He pulled up to the church on on a mowing tractor with a trailer in tow and a Great Pyrenees walking along side. He had the appearance of a rugged man – tattered overalls, worn boots, long fingernails (surprisingly clean) and the kind of beard that one would expect for a hillbilly. . . But once he began to speak, I knew that he wasn’t just a hillbilly. The locals referred to him as “Mountain Man”. I would discover later that “professor” might be a better and more appropriate identifier.
I’m not exactly sure how long the conversation lasted – maybe an hour – maybe more; but, when he spoke, I hung on his every word. He asked me about my story, and then listened very intently as I shared it with him. He was taking in everything that I shared as if there was going to be a quiz later. Then he told me his story. . .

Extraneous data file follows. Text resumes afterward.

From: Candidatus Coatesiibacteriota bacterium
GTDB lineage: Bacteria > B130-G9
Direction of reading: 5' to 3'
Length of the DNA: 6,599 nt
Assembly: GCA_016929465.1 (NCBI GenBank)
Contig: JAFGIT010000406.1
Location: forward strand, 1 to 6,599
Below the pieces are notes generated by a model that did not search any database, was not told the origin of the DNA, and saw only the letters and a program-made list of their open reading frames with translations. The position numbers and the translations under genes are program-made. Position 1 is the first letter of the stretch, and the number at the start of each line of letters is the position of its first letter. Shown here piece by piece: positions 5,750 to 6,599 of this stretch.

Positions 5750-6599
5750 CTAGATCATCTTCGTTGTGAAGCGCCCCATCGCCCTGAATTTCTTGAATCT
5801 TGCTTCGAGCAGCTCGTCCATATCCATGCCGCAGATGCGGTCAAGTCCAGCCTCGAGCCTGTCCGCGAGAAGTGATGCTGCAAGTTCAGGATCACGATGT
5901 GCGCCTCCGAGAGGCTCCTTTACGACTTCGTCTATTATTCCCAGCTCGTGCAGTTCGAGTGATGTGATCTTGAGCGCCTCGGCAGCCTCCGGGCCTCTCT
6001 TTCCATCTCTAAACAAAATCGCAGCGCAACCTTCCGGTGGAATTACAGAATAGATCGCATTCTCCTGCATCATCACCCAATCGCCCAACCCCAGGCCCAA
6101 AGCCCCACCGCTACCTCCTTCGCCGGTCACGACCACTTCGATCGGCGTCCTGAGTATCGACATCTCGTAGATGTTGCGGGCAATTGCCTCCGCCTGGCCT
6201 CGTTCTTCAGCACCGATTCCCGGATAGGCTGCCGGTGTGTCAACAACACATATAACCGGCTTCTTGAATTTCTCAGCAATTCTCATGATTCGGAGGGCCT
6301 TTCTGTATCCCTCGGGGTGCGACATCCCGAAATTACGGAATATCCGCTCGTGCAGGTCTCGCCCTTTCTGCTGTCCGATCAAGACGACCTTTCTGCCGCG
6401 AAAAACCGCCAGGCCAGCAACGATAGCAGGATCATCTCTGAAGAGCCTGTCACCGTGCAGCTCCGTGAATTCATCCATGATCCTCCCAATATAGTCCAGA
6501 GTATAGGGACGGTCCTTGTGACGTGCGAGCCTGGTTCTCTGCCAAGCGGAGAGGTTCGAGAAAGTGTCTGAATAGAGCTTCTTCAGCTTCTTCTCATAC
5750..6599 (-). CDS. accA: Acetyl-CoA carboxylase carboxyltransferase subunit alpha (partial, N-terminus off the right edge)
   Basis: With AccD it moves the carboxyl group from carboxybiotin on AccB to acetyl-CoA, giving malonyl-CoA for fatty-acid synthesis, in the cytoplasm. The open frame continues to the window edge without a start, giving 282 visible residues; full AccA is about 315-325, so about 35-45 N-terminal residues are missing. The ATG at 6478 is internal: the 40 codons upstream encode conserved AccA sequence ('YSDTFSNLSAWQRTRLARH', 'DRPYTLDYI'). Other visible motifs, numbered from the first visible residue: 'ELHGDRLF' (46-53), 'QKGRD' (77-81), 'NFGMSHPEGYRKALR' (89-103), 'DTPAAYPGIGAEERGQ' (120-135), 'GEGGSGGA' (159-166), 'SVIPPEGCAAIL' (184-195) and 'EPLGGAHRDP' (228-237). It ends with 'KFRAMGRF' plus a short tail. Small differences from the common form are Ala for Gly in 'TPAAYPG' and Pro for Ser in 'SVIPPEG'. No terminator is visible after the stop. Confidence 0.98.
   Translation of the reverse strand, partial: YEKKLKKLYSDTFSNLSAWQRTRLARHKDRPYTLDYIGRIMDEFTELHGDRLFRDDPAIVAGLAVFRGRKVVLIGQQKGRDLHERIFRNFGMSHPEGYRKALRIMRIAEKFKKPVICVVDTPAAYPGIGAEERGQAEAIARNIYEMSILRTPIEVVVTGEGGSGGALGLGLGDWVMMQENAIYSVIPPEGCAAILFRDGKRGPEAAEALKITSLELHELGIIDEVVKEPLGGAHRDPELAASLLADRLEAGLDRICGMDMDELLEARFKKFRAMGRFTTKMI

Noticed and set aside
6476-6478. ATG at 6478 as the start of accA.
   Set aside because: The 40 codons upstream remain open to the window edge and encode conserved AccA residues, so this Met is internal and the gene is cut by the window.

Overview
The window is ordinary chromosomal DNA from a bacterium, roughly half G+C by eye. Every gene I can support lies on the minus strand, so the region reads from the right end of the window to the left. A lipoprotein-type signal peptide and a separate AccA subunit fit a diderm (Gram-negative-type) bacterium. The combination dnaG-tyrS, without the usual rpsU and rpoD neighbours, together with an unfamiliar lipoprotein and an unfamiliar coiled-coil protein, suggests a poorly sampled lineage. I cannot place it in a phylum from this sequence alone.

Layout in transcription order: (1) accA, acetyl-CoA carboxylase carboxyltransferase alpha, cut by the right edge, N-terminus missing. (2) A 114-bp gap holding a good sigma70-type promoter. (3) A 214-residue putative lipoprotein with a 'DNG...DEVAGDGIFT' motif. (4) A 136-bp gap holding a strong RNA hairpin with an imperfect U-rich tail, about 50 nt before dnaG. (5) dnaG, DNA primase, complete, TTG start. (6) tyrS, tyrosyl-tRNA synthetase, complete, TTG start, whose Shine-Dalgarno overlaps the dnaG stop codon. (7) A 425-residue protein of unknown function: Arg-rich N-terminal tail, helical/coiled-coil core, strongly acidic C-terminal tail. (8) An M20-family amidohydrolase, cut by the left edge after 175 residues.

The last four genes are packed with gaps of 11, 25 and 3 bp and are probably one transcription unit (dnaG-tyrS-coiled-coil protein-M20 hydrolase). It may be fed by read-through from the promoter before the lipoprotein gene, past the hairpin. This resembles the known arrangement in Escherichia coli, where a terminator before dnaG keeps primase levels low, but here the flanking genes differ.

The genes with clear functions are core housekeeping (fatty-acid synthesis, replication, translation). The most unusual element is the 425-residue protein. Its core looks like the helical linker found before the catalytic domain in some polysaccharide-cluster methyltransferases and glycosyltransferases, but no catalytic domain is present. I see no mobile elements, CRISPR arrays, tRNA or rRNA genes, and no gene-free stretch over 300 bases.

I’m pretty good at sniffing out b.s.; but, there was something about Mountain Man that made me realize that, at a minimum, he absolutely believed everything that he was telling me; and, at best, there was a lot of truth in his story. What was immediately clear was that Mountain Man was blessed with a wealth of wisdom. And that is why I will call him the “professor” from here on out.
The professor was a learned man with life experience that is equally as valuable as his book-knowledge. He seemed to be compassionate; but also, he was very guarded. The locals seemed to enjoy him; and in return, he appeared to enjoy the fact that they appeared to enjoy him. What I found most interesting about the professor was how connected to God he was. He recognized, with a deep profundity, how everything that he had experienced and everything that he had accomplished was divinely orchestrated. He didn’t seem to take anything for granted; rather, he acknowledged that God is the ultimate provider and is worthy of all praise. . .